The picturesque city of Mendoza Argentina is known for its Spanish colonial architecture, Plaza Independencia, incredible thermal pools like Termas de Cacheuta, and of course famed Malbec wine regions. A short two-hour flight from the buzzy capital Buenos Aires – beloved for its European architecture, vibrant nightlife, and the best culinary scene in South America – Mendoza is mellow and the wine flows easily. Enjoy your journey through Mendoza’s delicious reds.
Malbec Wine Region
Malbec is the most celebrated grape in a wine region, exploding in popularity in the early 2000s, despite its complex and difficult history. Guides and local winemakers are eager to tell their personal stories. The Malbec grape’s unique need for lots of sunlight makes Mendoza, located 3000-4000 thousand feet above sea level on a high plane beside the Andes mountains ideal for wine-growing. The high altitude has a unique and important impact on the grapes, so much so that many of the 1,500 wineries display signs proudly stating their specific altitude. Try to plan your visit around the Vendimia Festival, a two-week celebration that runs from the end of February into early March. Parades, music, dancing, and fireworks mark the beginning of the Mendoza harvest season. The excitement and pageantry draw thousands of visitors every year.
Mendoza Argentina Wineries
With over 1500 wineries stretching across three wine regions in the Providence of Mendoza – the area is an endless stretch of vineyards, mountain peaks, clear skies, and some of the best architecture in the world. With renowned estates like Zuccardi Piedra Infinita winery, Bodega Las Toneles, and Salentein it’s no wonder Mendoza is considered one of the nine wine capitals of the world.
Lujan de Cuyo
Located 40 miles south of Mendoza this region is dominated by Malbec. You’ll also find great Chardonnay and Torrontes but it’s their Malbec that helped put Argentina on the world’s wine map. Most of the wineries require reservations so a bit of pre-planning or joining a tour is encouraged. On the can’t miss winery list are Ruca Malen, Dona Paula, and Catena Zapata.
With its breathtaking views, Uco Valley is becoming one of Argentina’s best-known regions famed for its high altitude (3000ft), dry climate, and award-winning Malbec. Our favorite stops include Andeluna, Bodega Azul, and Atamisque, but be sure to make a reservation in advance.
The closest wine region to Mendoza, Maipú is your best bet for a spontaneous adventure. Many of the wineries are located closer together, don’t require reservations and you can bounce between them on a bike (vino in hand). We recommend visiting Trapiche, Bodega La Rural and Finca Agostino.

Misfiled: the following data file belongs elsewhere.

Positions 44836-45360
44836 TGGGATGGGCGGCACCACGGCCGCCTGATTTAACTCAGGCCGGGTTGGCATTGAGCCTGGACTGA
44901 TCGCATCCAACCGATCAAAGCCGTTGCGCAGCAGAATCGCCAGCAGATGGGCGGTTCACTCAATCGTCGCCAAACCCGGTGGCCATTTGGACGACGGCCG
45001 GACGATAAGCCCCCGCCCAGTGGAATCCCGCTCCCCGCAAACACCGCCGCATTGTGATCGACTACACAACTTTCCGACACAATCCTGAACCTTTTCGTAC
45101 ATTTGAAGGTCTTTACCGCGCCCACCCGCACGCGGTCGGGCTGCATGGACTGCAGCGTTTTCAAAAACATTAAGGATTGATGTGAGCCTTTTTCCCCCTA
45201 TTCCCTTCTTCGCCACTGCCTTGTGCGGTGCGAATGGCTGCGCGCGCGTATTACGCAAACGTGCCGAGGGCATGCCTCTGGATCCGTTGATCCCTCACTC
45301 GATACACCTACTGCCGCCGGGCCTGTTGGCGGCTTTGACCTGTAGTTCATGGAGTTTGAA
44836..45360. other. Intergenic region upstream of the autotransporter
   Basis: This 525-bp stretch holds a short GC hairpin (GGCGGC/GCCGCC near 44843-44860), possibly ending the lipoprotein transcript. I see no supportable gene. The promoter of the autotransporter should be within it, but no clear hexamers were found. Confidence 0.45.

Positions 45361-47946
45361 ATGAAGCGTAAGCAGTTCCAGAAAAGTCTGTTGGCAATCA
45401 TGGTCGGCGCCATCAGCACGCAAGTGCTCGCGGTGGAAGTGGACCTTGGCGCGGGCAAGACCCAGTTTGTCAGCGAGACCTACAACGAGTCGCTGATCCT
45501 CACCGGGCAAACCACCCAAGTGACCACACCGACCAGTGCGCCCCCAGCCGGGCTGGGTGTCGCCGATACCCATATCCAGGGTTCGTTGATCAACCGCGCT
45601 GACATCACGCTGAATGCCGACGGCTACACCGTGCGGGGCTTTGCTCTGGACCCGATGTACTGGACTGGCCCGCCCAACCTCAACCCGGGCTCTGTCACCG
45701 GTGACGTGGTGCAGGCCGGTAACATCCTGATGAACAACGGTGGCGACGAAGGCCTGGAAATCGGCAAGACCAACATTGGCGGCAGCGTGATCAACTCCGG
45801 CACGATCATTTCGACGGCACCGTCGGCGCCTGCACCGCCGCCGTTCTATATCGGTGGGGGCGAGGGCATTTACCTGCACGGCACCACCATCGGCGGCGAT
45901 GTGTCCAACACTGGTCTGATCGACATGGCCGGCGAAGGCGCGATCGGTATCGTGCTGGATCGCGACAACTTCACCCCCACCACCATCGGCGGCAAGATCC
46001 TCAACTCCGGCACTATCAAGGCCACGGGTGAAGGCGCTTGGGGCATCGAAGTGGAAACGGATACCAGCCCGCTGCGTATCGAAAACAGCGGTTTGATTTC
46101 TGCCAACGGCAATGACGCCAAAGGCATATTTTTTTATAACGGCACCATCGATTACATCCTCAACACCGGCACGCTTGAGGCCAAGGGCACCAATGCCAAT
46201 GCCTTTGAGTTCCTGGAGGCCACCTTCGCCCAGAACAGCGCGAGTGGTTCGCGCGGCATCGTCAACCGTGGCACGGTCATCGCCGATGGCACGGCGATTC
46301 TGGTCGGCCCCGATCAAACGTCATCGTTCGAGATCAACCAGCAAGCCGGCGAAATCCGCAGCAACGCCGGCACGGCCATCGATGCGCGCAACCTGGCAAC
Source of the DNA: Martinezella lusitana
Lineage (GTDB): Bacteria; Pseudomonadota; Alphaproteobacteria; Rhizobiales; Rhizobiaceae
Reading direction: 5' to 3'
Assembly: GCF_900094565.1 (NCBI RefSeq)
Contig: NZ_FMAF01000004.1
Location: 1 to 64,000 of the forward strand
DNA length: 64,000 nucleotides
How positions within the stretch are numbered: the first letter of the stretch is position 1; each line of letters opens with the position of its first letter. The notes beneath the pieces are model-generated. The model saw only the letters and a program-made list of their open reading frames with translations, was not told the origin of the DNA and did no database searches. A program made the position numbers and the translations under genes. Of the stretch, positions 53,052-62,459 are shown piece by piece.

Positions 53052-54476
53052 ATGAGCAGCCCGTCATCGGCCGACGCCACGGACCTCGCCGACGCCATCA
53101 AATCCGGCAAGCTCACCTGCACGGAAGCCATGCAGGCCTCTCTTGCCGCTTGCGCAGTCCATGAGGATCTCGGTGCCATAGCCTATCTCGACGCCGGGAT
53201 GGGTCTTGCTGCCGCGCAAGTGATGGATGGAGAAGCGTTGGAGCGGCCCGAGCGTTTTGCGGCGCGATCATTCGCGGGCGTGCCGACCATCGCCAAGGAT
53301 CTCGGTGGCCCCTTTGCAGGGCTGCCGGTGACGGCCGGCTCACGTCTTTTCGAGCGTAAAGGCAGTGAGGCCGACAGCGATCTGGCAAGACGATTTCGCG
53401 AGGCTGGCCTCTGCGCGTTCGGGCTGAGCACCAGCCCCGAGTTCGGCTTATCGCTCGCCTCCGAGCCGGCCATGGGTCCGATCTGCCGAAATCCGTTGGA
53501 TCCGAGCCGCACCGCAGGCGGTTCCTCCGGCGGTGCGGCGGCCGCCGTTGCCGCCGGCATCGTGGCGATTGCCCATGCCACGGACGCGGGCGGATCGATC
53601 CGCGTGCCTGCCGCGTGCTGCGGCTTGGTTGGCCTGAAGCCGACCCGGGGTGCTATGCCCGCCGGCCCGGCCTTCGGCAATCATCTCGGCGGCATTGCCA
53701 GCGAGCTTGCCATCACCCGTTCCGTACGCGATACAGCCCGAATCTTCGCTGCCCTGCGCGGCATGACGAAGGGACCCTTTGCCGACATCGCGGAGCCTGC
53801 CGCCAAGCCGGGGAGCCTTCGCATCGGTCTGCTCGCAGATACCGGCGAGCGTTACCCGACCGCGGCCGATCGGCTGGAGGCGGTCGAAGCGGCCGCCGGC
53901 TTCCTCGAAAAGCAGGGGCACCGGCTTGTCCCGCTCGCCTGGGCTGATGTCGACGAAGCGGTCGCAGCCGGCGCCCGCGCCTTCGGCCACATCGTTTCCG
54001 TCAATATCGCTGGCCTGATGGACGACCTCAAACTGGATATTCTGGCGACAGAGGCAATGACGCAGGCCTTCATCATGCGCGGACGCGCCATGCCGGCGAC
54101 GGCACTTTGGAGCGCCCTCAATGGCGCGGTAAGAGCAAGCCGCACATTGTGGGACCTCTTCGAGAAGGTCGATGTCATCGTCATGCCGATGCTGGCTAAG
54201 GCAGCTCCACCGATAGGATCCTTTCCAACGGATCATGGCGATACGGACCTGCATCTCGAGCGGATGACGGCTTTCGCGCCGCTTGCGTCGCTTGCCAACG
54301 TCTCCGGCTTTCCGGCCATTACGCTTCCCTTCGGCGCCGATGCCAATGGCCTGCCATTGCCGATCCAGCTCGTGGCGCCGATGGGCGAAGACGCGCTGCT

Tribe tip: Getting to the wineries or activities in the Andes often involves a short drive (up to about 90 minutes) out of the city. Renting a car is highly encouraged not only for convenience but also because the scenery is stunning.
If you can’t decide which of the region’s vineyards to visit, try a full-day tasting tour. All you have to do is select your Mendoza wine region: Luján de Cuyo, Maipú, or Valle de Uco, and let the experienced guides and wine connoisseurs do the rest. Escaping into the Andes to go whitewater rafting, horseback riding, or paragliding is also part of Mendoza’s allure and be sure to explore the museums like the Museo del Vino and Museo Fundacional.
The Spas In Mendoza
Mendoza is known for its incredible spa resorts hidden in the vineyards and throughout the city. Cavas Wine Lodge is one of the most romantic options, each guest has their own private lodge hidden in the vineyard. The spa’s Moorish-Roman architecture creates a space that feels intimate while the treatments feature products created from local crops like grape seed extract. Entre Cielos is also on our best spa in all of Argentina list, with its sleek minimalist concrete design, unique treatments like grape seed body scrubs, wine baths, heated indoor pool, and hammam.
The Culinary Scene in Mendoza
Mendoza is also a foodie destination with restaurants and specific dishes created to highlight the wines. Much like the rest of Argentina steaks are something of a religion in these parts. The bright acidity of a great Malbec pairs impeccably with slow-roasted fire-grilled steaks. Many of the wineries like Andeluna offer elevated culinary experiences by talented chefs with wine pairs. Our not-to-be-missed advice for foodie travelers is to make time to visit Siete Fuegos at the Vines of Mendoza in Uco Valley. The Andes serve as the backdrop to a true gastronomy experience featuring a boutique wine list and their famous 9-hour ribeye. It’s well worth the drive out of the city.
Gauchos and Adventure Travel in Mendoza
While Mendoza is known for its food and wine, it is also an exciting destination for adventure travelers. Hike the Cerrado de la Gloria trail for stunning views of the Andes on one side and the city on the other. Or get the best of both worlds, an authentic Groucho adventure combined with great food and wine with a horseback ride led by Argentinian cowboys through the Andes stopping mid-ride to prepare a delicious meal.
Best Hotel to Stay in Mendoza
Casa de Uco Hotel, is a chic, industrial style, eco-friendly resort in the heart of the Uco Valley, occupying a 320-hectare estate. Just 90 minutes from central Mendoza, it’s a wine lover’s dream with enormous floor-to-ceiling windows, an outdoor pool surrounded by sun loungers, and a menu focused on ingredients from the herbicide and pesticide-free estate gardens.